18. Cameron, A. R., Bullock, C. G., and Kirkpatrick, C. T. 1982, The ultrastructure of bovine trachealsmooth muscle, J. Ultrastruct. Res. 81:290–305.PubMedCrossRefGoogle Scholar
  19. Cameron, A. R., Johnston, C. F., Kirkpatrick, C. T., and Kirkpatrick, M. C. A., 1983, The questfor the inhibitory neurotransmitter in bovine tracheal smooth muscle, Q. J. Exp. Physiol. 68:413–426.PubMedGoogle Scholar
  20. Chiang, C. H., and Gabella, G., 1986, Quantitative study of the ganglion neurons of the mousetrachea, Cell Tissue 100:243–252.CrossRefGoogle Scholar
  21. Chesrown, S. E., Venugopalan, C. S., Gold, W. M., and Drazen, J. M., 1980, In vivo demonstration of nonadrenergic inhibitory innervation of the guinea pig trachea, J. Clin. Invest. 654:315–320.Google Scholar
  22. Christ, D. D., and Nishi, S., 1969, Presynaptic action of epinephrine on sympathetic ganglia, Life Sci. 8:1235–1238PubMedCrossRefGoogle Scholar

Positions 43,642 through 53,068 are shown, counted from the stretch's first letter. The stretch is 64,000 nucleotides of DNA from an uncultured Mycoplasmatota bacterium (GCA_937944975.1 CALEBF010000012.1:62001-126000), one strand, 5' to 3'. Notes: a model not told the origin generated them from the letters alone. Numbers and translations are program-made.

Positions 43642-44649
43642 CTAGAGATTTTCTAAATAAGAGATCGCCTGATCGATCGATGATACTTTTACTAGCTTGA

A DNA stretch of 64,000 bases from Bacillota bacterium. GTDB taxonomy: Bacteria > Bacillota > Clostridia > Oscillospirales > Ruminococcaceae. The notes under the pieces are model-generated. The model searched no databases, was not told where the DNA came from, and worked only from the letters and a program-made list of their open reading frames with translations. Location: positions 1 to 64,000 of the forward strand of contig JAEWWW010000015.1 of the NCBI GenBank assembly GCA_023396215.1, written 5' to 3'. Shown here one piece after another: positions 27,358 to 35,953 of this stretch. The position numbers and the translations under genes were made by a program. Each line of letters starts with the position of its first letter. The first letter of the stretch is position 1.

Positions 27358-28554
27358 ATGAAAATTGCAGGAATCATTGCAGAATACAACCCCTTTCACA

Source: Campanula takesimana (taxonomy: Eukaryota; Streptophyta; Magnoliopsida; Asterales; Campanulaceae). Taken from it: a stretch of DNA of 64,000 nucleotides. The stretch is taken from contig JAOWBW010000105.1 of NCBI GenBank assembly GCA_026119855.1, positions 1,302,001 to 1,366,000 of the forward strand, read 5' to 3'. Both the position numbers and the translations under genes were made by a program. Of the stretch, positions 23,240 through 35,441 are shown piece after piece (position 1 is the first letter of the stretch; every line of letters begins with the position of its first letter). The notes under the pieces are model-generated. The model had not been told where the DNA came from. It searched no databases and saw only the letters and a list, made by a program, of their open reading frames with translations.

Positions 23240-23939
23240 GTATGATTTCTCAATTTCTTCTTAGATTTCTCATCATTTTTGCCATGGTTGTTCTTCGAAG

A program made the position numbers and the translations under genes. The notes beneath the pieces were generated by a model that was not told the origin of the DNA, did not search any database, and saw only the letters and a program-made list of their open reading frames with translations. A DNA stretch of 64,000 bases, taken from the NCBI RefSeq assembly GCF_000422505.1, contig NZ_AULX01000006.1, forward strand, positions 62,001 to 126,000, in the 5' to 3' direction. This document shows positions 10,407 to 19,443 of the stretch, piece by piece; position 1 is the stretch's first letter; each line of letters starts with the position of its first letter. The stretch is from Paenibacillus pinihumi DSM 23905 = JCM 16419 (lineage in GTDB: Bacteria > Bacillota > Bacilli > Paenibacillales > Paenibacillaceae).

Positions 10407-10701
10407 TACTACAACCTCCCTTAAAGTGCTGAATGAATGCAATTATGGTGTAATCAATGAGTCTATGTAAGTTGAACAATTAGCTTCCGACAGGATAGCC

23. Chung, K. F., Evans, T. W., Graf, P. D., and Nadel, J. A., 1985, Modulation of cholinergicneurotransmission in canine trachealis muscle by thromboxane mimetic U46619, Br. J. Pharmacol. 117:373–375.Google Scholar
  24. Coburn, R. F., 1984a, Neural coordination of excitation of ferret trachealis muscle, Am. J. Physiol. 246:C459–466.PubMedGoogle Scholar
  25. Coburn, R. F., 1984b, The anatomy of the ferret paratracheal parasympathetic nerve-ganglionplexus, Exp. Lung Res. 7:1–9.PubMedCrossRefGoogle Scholar
  26. Coburn, R. F., 1987, Colinergicneuroeffector mechanisms in airway smooth muscle, in: TheAirways, Neural Control in Health and Disease, Vol. 33: Lung Biology in Health and Disease,M. A. Kaliner and P. T. Barnes, eds.), pp. 159–186, Marcel Dekker, New York.Google Scholar
  27. Coburn, R. F., and Kalia, M. P., 1986, Morphological features of spiking and nonspiking cells in theparatracheal ganglion of the ferret, J. Comp. Neurol. 254:341–351.PubMedCrossRefGoogle Scholar
  28. Coburn, R. F., and Tomita, T., 1973, Evidence for nonadrenergic inhibitory nerves in the guinea pigtrachealis muscle, Am. J. Physiol. 224:1072–1080.PubMedGoogle Scholar
  29. Coburn, R. F., 1987, Effect of norepinephrine on neurotransmission in the AH cell of the ferretparatracheal ganglion, Fed. Proc. 46:704.Google Scholar